Actually, from what I remember about the syndication package I saw before Nickelodeon got the show, as well as on Cartoon Network, only the fifth season was shown with three R&B segments per episode (except the last, which had all four chapters of Moosylvania Saved), while the first two seasons have two R&B segments per half hour. But what I remember about Nickelodeon, as well as what I've read elsewhere, each episode had three R&B segments (I can't quite remember what they did about storylines where the number of chapters were not a multiple of three... Pull a Mooselvanya Saved?).


D'Snowth said:
A lot of cartoons are like that, Drtooth can explain this better than I can, but the FCC requires a classic cartoon have a minimum of 65 episodes to be syndicated in reruns, which is why you only see certain episodes and seasons of some cartoons, but not others... like with the 80s version of Alvin and The Chipmunks, the first five and a half seasons (exactly 65 episodes) are syndicated in reruns, but not the other two and a half (but that's okay, those were weaker seasons anyway).
Are you sure it's a minimum and not a maximum?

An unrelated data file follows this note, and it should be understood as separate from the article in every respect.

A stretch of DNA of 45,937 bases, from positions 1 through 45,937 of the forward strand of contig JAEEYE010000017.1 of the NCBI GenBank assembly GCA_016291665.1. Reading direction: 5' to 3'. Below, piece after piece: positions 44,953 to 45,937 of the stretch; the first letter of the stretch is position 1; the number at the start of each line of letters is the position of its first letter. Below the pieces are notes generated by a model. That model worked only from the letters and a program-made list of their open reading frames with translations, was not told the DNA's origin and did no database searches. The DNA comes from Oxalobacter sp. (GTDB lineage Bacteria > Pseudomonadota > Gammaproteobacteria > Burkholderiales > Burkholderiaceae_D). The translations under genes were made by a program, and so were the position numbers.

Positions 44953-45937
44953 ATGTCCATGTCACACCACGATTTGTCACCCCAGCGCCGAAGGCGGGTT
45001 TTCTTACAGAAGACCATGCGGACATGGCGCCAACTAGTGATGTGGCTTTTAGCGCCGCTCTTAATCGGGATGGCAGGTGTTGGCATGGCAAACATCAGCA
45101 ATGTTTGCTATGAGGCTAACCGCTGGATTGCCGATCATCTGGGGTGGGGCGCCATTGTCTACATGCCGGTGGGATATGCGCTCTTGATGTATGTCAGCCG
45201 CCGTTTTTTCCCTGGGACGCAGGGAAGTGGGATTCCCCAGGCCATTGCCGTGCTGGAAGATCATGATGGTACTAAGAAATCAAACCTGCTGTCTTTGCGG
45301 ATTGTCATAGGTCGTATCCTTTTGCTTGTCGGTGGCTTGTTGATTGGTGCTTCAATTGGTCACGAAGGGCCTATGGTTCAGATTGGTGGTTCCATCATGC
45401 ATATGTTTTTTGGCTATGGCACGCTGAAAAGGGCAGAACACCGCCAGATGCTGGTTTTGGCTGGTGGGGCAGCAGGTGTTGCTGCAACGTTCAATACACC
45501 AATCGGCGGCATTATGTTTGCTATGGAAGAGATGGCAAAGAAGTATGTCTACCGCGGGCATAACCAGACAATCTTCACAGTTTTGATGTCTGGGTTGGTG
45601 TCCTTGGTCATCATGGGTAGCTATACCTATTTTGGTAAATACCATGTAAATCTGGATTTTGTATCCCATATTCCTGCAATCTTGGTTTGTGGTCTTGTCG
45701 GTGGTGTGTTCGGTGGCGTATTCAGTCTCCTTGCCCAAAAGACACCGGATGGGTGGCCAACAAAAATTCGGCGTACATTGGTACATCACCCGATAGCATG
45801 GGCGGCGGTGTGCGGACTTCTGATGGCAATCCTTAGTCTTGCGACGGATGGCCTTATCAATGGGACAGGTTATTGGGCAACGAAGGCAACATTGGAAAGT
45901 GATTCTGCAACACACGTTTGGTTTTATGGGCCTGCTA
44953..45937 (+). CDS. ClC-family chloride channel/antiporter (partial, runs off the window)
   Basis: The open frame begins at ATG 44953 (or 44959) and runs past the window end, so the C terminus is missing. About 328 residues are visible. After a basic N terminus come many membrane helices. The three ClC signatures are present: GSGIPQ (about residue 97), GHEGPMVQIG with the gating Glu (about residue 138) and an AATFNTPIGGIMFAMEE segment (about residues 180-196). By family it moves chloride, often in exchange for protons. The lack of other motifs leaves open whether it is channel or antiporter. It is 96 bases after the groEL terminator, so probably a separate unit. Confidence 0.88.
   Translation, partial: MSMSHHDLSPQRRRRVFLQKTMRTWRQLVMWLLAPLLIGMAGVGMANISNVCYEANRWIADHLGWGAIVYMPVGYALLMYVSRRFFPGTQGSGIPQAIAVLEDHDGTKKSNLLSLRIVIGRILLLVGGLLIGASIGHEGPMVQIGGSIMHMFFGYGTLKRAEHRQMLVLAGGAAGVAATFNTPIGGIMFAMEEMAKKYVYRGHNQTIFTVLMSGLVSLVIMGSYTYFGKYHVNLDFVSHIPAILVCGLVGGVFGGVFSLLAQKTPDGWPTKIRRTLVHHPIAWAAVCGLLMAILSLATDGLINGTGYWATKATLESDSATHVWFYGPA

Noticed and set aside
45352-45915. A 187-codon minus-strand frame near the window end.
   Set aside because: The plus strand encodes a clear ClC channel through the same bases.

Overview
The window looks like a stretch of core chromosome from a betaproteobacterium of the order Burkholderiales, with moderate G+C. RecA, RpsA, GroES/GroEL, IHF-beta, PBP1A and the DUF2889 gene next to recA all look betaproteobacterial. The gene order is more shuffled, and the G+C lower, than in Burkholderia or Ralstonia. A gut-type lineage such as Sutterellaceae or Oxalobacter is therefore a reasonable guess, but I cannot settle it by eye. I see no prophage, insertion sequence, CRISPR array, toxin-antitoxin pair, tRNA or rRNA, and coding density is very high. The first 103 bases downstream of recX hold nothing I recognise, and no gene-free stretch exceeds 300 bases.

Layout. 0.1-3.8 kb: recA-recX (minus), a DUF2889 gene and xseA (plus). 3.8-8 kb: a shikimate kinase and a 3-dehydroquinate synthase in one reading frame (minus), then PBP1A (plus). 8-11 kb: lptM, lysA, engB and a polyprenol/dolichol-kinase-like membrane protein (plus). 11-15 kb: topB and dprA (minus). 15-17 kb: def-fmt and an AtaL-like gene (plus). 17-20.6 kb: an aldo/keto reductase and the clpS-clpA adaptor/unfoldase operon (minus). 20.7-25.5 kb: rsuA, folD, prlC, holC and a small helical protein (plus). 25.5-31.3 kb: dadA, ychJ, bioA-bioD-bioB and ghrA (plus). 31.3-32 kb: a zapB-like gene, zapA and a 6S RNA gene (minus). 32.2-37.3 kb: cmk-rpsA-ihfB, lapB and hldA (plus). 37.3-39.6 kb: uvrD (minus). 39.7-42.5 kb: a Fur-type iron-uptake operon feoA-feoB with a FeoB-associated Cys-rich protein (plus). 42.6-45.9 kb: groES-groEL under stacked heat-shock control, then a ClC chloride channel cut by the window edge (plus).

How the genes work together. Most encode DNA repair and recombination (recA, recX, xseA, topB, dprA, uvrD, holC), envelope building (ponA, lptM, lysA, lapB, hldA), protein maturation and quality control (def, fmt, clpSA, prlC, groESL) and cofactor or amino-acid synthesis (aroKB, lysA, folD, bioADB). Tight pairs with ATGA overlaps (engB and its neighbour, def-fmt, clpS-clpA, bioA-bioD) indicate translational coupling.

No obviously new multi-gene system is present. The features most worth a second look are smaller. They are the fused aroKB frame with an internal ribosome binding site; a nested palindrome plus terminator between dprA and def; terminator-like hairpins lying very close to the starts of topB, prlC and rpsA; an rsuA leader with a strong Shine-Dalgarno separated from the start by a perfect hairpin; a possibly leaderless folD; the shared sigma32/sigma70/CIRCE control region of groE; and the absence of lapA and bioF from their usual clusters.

dwmckim

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Ah, Nick at Nite!!! Back when Turkey Television was big! When I got to college, I took a course in film making, and my professor, Mickey Siporin, did a number of short films for the show. He even showed me a few animation cels from the opening titles. At one point he even submitted a few shorts for Sesame Street, but I'm not clear if any ever got used.

It's really too bad when channels stray away from their original premise, and not always for the better (does MTV actually play MUSIC anymore?!) Cartoon Network was another idea that started out really strong, showing stuff you couldn't find anywhere else (anyone remember Mr. Spimm's Cartoon Theatre?), but then devolved into showing one incarnation or another of Scooby-Doo six times a day.
Such is progress.
Which ones did he do? I loved Turkey Television - it was like the younger version of Night Flight!
 

Drtooth

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A lot of cartoons are like that, Drtooth can explain this better than I can, but the FCC requires a classic cartoon have a minimum of 65 episodes to be syndicated in reruns, which is why you only see certain episodes and seasons of some cartoons, but not others... like with the 80s version of Alvin and The Chipmunks, the first five and a half seasons (exactly 65 episodes) are syndicated in reruns, but not the other two and a half (but that's okay, those were weaker seasons anyway).